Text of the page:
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Dry clay soils can shift buildings
MISSISSIPPI STATE -- Ground that gets dry enough can shift and displace buildings, a fact building owners across the drought-ridden state are seeing as they deal with cracking foundations and split walls.
Larry Oldham, soil specialist with the Mississippi State University Extension Service, said the clay content of soils is the driving force for this movement.
“There are many types of clay. Some clays absorb up to 30 times their volume in water, and others can absorb as much as 300 times their volume in water,” Oldham said. “When these clays absorb water, they expand in size and hold water in place.”
Oldham said clays are the smallest primary particles in soil, so small that they can only be seen with magnification. Despite their size, clays have the most influence on soil properties.
“When we have a period of normal rainfall, the clay particles store a significant amount of water in the soil,” Oldham said. “When we do not have rain or irrigation to recharge the water content of soil, this water is released to plants or evaporates from the surface.”
As water is depleted from the soil, the clay particles shrink, creating voids that are filled with air. These voids appear as cracks in the ground, and can range from microscopic in size to several feet long and several inches deep.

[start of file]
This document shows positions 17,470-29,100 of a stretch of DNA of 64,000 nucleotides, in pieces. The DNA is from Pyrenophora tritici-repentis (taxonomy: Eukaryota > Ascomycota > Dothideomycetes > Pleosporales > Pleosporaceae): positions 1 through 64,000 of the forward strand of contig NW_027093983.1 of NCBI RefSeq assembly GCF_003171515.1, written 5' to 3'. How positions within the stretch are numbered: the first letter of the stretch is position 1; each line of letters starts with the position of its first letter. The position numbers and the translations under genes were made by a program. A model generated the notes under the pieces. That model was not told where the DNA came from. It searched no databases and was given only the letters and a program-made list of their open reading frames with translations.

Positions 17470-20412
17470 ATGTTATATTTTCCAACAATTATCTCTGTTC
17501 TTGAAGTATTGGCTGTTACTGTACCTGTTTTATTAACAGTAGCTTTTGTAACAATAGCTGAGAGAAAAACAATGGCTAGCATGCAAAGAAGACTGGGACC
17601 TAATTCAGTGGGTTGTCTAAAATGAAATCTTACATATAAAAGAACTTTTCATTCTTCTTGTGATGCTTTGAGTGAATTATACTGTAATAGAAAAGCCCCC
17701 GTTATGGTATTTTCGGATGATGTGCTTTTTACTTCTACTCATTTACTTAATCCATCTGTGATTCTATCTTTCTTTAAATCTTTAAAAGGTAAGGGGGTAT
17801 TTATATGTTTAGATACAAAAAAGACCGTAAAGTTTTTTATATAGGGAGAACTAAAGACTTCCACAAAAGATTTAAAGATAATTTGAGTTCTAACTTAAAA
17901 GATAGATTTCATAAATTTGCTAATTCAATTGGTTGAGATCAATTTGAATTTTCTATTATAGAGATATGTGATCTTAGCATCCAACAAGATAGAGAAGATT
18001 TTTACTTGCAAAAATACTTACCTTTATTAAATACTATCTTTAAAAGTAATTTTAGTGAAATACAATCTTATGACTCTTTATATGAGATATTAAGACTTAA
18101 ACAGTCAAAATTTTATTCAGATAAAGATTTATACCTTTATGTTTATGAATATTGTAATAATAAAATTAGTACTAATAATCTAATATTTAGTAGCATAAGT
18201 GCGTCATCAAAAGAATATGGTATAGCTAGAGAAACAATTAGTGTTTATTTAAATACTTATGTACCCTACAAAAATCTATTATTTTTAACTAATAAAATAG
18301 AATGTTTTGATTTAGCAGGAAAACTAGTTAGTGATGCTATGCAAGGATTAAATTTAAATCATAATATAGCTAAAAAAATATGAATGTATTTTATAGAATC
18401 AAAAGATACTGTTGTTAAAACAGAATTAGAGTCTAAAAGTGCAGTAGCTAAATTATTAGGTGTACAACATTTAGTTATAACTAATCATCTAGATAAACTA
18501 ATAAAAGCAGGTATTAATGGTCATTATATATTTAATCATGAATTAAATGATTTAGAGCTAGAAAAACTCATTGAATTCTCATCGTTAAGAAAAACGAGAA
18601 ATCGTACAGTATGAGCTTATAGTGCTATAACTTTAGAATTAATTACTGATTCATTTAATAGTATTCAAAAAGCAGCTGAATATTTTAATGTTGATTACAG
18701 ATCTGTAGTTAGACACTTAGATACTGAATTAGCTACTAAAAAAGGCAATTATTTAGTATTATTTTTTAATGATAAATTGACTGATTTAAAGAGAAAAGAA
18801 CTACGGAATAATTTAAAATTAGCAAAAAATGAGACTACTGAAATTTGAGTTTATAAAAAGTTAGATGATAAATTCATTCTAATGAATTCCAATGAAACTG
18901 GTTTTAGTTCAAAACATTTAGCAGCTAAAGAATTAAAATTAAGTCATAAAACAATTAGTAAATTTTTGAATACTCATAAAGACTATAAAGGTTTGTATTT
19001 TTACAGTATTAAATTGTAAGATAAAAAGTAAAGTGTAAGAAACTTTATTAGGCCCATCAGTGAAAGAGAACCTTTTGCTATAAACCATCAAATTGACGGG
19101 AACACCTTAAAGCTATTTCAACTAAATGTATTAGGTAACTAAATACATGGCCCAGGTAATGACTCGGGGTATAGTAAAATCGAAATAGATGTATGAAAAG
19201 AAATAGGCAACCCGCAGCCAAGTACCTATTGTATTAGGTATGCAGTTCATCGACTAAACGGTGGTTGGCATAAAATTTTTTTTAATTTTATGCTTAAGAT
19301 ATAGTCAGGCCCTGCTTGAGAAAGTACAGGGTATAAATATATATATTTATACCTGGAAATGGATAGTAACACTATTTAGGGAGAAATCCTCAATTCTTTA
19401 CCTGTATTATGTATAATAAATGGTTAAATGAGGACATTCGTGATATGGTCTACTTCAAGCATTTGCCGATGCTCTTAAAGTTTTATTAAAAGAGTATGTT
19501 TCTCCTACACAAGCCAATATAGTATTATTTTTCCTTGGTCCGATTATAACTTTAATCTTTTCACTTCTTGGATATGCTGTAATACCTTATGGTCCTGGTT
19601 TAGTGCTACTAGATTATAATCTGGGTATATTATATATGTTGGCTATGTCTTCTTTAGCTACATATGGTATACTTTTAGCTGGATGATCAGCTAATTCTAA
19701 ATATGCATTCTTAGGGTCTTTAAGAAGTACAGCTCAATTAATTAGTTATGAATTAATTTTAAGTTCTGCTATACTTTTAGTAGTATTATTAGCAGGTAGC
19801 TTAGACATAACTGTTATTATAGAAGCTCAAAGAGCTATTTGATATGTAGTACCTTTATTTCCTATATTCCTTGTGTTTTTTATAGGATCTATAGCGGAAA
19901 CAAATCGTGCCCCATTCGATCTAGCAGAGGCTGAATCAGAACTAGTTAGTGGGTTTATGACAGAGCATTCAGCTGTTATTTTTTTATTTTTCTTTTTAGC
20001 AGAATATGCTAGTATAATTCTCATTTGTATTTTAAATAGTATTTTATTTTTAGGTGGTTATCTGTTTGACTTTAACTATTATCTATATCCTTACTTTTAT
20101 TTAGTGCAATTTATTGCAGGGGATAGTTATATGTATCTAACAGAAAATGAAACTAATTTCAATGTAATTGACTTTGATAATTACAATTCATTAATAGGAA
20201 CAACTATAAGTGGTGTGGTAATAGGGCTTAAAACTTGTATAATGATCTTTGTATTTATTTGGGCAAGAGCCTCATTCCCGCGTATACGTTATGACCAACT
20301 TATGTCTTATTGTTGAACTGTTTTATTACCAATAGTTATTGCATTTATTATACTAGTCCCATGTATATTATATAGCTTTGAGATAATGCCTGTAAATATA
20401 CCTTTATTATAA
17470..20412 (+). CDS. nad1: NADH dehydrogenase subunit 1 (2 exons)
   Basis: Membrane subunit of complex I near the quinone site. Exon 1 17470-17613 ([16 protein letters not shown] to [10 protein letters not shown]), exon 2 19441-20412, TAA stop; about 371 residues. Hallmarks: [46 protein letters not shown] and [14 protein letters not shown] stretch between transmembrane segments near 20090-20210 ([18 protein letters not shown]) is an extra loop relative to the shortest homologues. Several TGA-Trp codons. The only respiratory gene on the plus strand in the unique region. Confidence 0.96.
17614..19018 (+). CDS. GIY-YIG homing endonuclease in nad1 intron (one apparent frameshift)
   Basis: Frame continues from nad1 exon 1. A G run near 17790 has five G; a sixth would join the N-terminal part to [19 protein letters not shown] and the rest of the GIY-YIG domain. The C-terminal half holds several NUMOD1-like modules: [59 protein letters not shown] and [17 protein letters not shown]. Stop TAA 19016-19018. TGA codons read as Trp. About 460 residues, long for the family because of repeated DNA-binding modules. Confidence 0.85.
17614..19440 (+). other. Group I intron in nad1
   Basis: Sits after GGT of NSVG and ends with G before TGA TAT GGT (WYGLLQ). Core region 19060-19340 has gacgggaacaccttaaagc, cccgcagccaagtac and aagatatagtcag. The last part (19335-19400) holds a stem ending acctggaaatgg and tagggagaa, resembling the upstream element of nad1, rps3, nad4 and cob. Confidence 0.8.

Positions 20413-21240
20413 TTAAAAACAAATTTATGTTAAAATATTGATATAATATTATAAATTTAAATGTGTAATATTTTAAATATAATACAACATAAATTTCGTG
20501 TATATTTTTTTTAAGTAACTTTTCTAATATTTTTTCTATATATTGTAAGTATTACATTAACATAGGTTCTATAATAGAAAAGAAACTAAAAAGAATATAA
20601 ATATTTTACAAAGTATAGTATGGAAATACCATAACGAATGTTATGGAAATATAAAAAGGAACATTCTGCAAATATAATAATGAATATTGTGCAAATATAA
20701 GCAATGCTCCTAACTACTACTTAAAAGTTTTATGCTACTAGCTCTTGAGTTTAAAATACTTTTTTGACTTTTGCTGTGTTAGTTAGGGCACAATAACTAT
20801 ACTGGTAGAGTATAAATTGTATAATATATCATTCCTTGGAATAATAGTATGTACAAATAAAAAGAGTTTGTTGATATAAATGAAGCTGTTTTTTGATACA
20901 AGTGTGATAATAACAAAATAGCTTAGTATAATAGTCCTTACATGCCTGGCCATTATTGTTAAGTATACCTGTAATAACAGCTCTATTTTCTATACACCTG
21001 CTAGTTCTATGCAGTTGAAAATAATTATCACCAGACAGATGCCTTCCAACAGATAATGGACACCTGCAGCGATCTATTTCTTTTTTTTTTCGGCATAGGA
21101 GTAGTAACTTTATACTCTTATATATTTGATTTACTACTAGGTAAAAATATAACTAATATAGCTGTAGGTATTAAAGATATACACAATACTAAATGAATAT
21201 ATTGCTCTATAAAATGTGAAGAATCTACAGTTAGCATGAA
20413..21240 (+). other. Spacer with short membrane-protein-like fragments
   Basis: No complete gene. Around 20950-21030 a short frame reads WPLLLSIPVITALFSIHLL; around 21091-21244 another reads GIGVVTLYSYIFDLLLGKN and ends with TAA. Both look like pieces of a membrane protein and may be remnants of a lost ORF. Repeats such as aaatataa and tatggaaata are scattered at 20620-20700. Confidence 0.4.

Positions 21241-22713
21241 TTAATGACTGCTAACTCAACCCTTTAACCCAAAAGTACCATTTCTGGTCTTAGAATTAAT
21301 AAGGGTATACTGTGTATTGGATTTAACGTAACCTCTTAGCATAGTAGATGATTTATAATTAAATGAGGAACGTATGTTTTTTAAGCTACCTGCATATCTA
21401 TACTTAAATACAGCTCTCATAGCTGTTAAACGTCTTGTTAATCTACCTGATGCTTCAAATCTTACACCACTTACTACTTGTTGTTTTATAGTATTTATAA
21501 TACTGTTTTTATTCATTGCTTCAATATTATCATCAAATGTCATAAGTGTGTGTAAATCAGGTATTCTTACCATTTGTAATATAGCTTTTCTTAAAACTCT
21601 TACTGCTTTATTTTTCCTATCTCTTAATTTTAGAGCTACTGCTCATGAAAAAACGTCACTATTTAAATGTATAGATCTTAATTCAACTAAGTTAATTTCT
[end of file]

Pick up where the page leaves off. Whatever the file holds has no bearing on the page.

Jim Thomas, Extension agricultural engineer, said what happens below ground can dramatically affect what is above ground.
“Soils are very strong from the standpoint of being able to move things,” Thomas said. “As they shrink away from a foundation or a footing on a conventional foundation, they move it.”
Thomas said this shifting of foundations is what makes doors bind, sheetrock crack and walls split. On roads, it makes pavement buckle and roadbeds grow uneven.
“Foundations typically are poured when there is decent soil moisture and the ground is neither baked dry nor soggy,” Thomas said. “Foundations either get wet or dry after that, and they move, causing structures to crack.”
One way to prevent some movement problems is to put deep footings down, usually 36 inches deep to what is considered a more constant moisture zone. Such a foundation costs more and would not necessarily prevent all soil movement problems.
A simple solution for existing buildings is to keep a constant moisture level around the base of the structure. Run a soaker hose around the perimeter of the building to wet the soil. Thomas said a week to 10 days of soil soaking could bring the cracks back together in buildings.
“If you can keep those soils around the footings wet, you keep them swelled up to their normal soil moisture. This alleviates a lot of the drag on doors and the foundation cracks,” Thomas said.